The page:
While I've had a blast retrieving tips (mostly from facebook) about how to induce, or rather, stories of what folks ate or did the day the became a laboring mom, I have to admit, I haven't really gone whole hog on any of them. Let's review the suggestions I have received:

From Linda: "Eat an entire pineapple. My friend did this and the baby practically fell out while I was watching."
Status: I ate 3/4 of a pineapple, while surrounded by babies at a baby pic nic.
Result: I felt some cervical zingers, and had a very easy to move bowel movement later that day.

More from Linda: Tropical fruits such as kiwi, mango and pineapple contain an enzyme that may cause mild contractions. Red raspberry leaf tea is also good at toning the cervix and wonderful for women at any stage of their reproductive cycle. You should be able to find it in the health food section of the grocery store. Remember to read the ingredients to make sure you’re not allergic to any of them.
Status: Several tall glasses of papaya juice in one day, mango salad last night
Result: I am one healthy mama-to-be, and a very regular one at that
Note: With all of the fruit suggestions, I could eat more in one sitting

To do: make a fruit salad tonight

From Andrea (woman, I love this story!!!)
My water broke while drinking a double chocolate shake at Fenton's. Seriously. I was sitting in the middle section, so the feet of everyone sitting at tables about me got soaked in amniotic fluid. They had four servers cleaning it up. Over the cell phone my midwife told me to check the color and smell, and then informed me I could finish my meal. I immediately went home, sopping wet and mortified. Go to Fenton's! It also worked for a friend of mine.
Status: Ross and I have an ice cream date this evening... before the fruit salad

From Carla and Erica:
My mom ate half a pizza with everything on it after a long day of early Christmas shopping. She woke up in the middle of the night with what she thought was heartburn. Nope, just Carla staging her final internal parade.

And: I second the eating advice. My friend spent all day shoving food in her mouth and her baby girl was born the next day. *(Erica has two blogs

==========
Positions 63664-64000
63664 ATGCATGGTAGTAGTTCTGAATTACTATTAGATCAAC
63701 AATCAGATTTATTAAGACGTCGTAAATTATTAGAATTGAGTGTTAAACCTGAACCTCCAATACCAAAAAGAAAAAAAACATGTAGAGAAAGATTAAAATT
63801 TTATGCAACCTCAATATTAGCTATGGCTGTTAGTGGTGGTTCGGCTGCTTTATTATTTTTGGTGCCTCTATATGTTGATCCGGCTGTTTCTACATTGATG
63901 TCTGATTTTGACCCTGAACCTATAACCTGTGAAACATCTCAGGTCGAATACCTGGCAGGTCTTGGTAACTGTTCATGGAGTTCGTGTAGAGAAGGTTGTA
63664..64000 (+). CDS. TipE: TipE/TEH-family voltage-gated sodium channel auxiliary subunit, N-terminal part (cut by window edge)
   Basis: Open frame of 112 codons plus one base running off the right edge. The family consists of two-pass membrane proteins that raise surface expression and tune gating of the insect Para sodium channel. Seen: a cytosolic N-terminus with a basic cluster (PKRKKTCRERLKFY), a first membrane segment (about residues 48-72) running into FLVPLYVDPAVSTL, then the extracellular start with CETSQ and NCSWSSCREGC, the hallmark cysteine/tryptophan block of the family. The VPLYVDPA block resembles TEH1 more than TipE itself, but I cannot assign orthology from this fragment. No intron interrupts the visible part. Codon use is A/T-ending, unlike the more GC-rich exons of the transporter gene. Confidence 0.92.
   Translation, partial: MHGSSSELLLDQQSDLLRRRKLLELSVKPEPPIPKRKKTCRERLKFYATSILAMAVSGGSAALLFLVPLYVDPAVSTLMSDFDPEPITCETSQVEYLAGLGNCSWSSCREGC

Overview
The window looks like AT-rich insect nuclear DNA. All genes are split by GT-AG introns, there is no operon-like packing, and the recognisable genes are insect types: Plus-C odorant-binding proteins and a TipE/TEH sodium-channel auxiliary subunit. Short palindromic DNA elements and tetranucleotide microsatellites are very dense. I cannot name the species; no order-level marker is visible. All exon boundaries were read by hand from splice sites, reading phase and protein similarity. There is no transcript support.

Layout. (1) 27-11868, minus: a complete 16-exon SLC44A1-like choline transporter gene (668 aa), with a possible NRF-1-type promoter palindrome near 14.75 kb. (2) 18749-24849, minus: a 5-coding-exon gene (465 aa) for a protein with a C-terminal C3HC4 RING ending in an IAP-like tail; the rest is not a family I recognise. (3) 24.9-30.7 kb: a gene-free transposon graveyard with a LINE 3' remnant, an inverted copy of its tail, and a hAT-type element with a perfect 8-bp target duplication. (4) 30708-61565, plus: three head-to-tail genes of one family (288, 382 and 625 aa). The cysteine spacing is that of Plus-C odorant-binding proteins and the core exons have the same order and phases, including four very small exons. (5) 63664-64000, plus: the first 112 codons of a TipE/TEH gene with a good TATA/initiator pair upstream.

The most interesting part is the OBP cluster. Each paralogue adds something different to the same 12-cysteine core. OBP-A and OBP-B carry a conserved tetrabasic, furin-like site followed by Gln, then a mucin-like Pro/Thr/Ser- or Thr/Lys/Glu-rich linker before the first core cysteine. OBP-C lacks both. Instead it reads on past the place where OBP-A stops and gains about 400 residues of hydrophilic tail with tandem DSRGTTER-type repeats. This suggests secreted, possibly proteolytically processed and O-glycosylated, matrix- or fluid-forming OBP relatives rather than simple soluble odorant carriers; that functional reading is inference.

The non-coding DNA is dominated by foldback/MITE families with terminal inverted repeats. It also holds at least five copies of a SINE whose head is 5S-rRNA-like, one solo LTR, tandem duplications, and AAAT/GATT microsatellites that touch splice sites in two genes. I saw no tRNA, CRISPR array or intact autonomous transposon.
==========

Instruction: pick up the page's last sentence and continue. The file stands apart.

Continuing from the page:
Status: I. Eat. A. Lot. Every day. I will certainly up the amount if my body wants me to, but I don't think that simply eating her out will work. 'Cause I think the midnight burger fests followed by half a carton of yogurt would have done the trick.

From Laurel: I ate pesto pizza for dinner and threw it all up in my doula's face a few hours later when I was in transition. I kept apologizing, but she was totally cool with it.
Status: HA HA HA HA. That is all.

From Chandra: I was allegedly born early due to heavy Thanksgiving dining + leftovers + champagne.... My mom was in labor a long time, but I was born 3 weeks early.
Status: I forgot about the bubbly.

To do: Get a bottle of bubbly!!!

From Cherlyn: there was an article on the SF gate POOP blog site about eating lobster to induce labor - and have you heard of the prego pizza that helps induce labor?? it's here in the east bay!
Status: I have not yet tried the pizza. I'll save this for tomorrow. I did, however, over indulge at Lanesplitters

To do: make a reservation for Thursday.

From Keith: "Find a place where babies are crying, and hang out there. You are evolved to cue to that sound by lactating which results in oxytocin (the natural hormone which pitocin mimics) release which can induce labor. Failing that, download mp3s of crying babies and listen to them loud."
Status: So, he baby picnic with happy, sleeping or slurping babies was a bust because they were happy, sleeping and slurping babies!
Result: As I said above, zingers. But no labor.

To do: I will be downloading shortly!!!!

Thursday, August 13, 2009

What to do on the estimated due date?

Monday was a great day.

Ross did housework and I got the ball rolling on deferral.

By 1pm we had packed the car with towels, floaty, cooler (yes, with beer, it's my celebration, damnit) and dog for a day on the Russian River.

My logic was this: Let's drive as far out of town as we can stand and see if that doesn't jump-start labor.

Also, August is finally hot and summery and I have not spent nearly enough time on the river this year.

We arrived with sandwiches and cherries and 1 beer down. We found shade, inflated a floaty and tortured the dog by taking him with us on our first slow float. (Spider is not a water-loving dog. On a hot day, he'll head for the water, drink it up, get in up to his belly and maybe follow Ross or I as we wade or swim, but he does this without enjoyment.)

There were beers and yellow jackets, dogs on leashes, white trash girls who were much cuter than their white trash boys and lots of smooches between Ross and I (the mix of sun, water and white trash has that effect on us).

As well, I got lots of attention from the locals.

Moms/Grandmoms approached to find out how preggo I was and compliment me on being out and about, or on my figure (!) and especially on our decision to do a home birth.